Faculty Spotlight: Avital Rodal
Can you tell me a little about your academic background and your journey to Brandeis?
I grew up in Ottawa, Canada. I was an undergraduate at MIT where I majored in Biology and Chemical Engineering, and a PhD student at the University of California, Berkeley in Molecular and Cell Biology. I had the opportunity to spend time at Brandeis as a visiting scientist while I was a graduate student, and I discovered that this place was full of truly interdisciplinary collaborations between biologists and physicists and mathematicians and chemists. Because of this, world-class discoveries were being made in a collegial and tight-knit atmosphere. This was pretty different from the large institutions I had trained in, and I really liked it. So, after my postdoctoral training (which was back at MIT), I was delighted to come back to Brandeis as an assistant professor in 2010.
Can you describe your research into the traffic control system inside neurons?
Research in my lab focuses on the cellular postal system, which packages specific molecular cargoes into tiny compartments called vesicles, and directs them to different destinations within cells. We’re also interested in “extracellular vesicles” that can carry messages between cells, or else serve as a garbage dump to get rid of specific material that a cell doesn’t want. Over the last decade or two we have learned more and more about the genes and proteins that help make postal sorting decisions, so that we can predict how to tweak these genes and proteins divert cargoes from one destination to another, to learn more about how the system works. This is particularly important in neurons, which have very elongated and branched shapes, so different neighborhoods within a single nerve cell might be very far from each other, and have very different transportation needs. The genes that encode this transport machinery are often defective in patients who have neurological diseases like Alzheimer’s Disease, Parkinson’s Disease, and ALS. The fact that you specifically get a neurological disease even though the gene is mutated in every cell and organ in your body tells you how important this cellular postal system is for the function of neurons and the brain.
Why do you use fruit flies in your research?
The genes and proteins that control transport in neurons are very similar in all animals, but are somewhat simplified (in number and complexity) in flies so it makes them easier to study. Flies are also fantastic experimental organisms because they are easy to grow in the lab, and over the last century researchers have developed exquisitely precise tools to change and control their genes and proteins. For example, we can easily stick a label onto a protein of interest and directly watch it traffic through the cellular transport system inside neurons in a living animal, using the cutting-edge microscopes we have at Brandeis. Fly neurons also work essentially similarly to human neurons, so when we alter them to express human disease proteins, they can serve as a model for that disease. In addition to working in neurons, we also biochemically purify the proteins involved in the transport system to watch (in a test tube or on a microscope slide) how a more simplified set of parts work together to package cargoes into vesicles.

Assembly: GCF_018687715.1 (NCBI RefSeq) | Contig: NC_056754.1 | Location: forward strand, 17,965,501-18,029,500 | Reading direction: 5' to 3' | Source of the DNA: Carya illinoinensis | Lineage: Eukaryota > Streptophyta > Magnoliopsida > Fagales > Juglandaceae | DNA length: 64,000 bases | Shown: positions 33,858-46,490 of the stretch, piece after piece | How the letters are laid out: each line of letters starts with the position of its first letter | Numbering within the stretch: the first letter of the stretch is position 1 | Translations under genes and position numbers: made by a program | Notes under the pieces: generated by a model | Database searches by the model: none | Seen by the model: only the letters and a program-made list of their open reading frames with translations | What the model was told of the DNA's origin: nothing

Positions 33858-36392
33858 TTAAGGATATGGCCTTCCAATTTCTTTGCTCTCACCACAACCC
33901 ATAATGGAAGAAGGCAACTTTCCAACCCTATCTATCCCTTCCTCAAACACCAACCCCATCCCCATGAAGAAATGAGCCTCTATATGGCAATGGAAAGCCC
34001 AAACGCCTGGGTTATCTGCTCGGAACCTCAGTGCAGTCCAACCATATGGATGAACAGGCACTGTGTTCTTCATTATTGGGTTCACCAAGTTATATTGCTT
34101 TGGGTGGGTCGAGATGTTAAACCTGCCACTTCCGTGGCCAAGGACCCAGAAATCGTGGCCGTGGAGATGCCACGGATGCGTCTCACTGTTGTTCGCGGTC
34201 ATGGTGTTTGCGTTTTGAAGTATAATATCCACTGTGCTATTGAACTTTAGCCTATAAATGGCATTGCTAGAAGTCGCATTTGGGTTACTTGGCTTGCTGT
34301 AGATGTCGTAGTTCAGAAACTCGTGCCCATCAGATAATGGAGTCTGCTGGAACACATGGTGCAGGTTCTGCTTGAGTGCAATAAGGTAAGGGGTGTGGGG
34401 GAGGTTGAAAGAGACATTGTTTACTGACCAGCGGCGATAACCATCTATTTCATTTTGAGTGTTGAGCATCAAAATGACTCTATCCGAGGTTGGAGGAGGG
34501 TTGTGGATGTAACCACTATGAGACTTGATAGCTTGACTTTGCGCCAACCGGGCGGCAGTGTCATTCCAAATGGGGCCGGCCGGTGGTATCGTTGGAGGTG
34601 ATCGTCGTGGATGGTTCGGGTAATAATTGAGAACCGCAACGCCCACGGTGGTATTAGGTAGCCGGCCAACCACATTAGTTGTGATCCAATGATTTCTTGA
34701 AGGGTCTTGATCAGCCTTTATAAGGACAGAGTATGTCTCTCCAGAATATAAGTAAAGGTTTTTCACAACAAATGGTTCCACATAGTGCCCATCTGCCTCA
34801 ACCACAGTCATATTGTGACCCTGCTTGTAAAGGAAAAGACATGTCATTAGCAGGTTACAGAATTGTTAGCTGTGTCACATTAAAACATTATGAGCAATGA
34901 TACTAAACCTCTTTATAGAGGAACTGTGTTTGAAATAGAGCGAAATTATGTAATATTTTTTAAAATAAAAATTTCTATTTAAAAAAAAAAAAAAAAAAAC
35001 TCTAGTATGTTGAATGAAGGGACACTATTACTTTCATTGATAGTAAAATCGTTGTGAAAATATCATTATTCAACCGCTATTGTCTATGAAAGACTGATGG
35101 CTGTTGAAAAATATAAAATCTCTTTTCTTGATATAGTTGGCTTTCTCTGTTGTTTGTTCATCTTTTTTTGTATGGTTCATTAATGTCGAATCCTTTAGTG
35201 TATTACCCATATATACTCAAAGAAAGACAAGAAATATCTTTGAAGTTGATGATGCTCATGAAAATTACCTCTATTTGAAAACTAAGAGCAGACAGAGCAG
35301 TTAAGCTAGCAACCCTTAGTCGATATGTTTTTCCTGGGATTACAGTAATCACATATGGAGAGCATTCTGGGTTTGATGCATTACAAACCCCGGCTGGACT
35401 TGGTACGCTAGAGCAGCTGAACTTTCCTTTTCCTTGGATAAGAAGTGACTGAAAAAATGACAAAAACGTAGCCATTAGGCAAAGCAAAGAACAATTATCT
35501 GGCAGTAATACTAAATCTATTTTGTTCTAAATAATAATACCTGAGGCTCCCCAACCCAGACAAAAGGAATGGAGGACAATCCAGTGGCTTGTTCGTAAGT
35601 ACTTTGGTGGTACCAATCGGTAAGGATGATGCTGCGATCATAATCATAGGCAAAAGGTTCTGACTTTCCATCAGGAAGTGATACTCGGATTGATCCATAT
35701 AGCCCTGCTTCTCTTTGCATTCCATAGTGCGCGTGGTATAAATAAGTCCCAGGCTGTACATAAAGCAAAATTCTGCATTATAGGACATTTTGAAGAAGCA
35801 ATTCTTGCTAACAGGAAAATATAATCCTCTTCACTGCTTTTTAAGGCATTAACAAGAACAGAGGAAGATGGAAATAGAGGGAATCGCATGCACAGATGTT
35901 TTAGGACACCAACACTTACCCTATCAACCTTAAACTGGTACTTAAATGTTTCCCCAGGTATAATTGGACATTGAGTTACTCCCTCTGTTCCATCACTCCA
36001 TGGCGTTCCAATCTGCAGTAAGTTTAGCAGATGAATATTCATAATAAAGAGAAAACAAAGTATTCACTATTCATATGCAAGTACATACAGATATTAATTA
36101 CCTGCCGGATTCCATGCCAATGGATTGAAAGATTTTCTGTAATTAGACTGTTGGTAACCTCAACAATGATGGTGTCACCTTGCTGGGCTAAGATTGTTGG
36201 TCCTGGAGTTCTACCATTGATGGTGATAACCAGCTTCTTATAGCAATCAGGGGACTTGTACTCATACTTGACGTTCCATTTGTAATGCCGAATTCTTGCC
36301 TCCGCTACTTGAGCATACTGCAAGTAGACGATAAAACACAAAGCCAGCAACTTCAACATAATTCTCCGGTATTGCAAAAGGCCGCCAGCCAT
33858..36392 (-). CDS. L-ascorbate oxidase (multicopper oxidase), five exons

What could this research lead to in the future?
One thing that current research can lead to is new ideas for future research and discoveries. Every project we do forms tendrils of new observations that lead to new projects – there are still lots of unanswered questions about how the cellular packaging system works. The more we learn about these mechanisms, the more we discover about how biology has solved some challenging logistical problems to distribute materials efficiently and in a controlled way. Another important and related thing that can come from our discoveries is figuring out which of the hundreds or thousands of parts of the transport system we might target as therapies for neurodegenerative disease. By tweaking these parts in our experiments and figuring out how they work, we can imagine new ways to design drugs or gene therapies to precisely target them in a patient.
What excites you about working with Brandeis students?
I have seven undergraduates working in the lab now, under the mentorship of more senior lab members (PhD students, postdocs, and research scientists). I love the curiosity and energy and enthusiasm that Brandeis students bring to our group. They each have great questions and ideas unique to their individual interests and coursework that make us think about our projects in new ways. They also help the more senior lab members hone their mentoring skills as they lead teams to move their research projects forward; nearly all of our published research papers have undergraduate authors. Our students are also just fun, interesting people, who help us see the campus beyond the lab and classroom, and understand the breadth of what is going on in Brandeis life.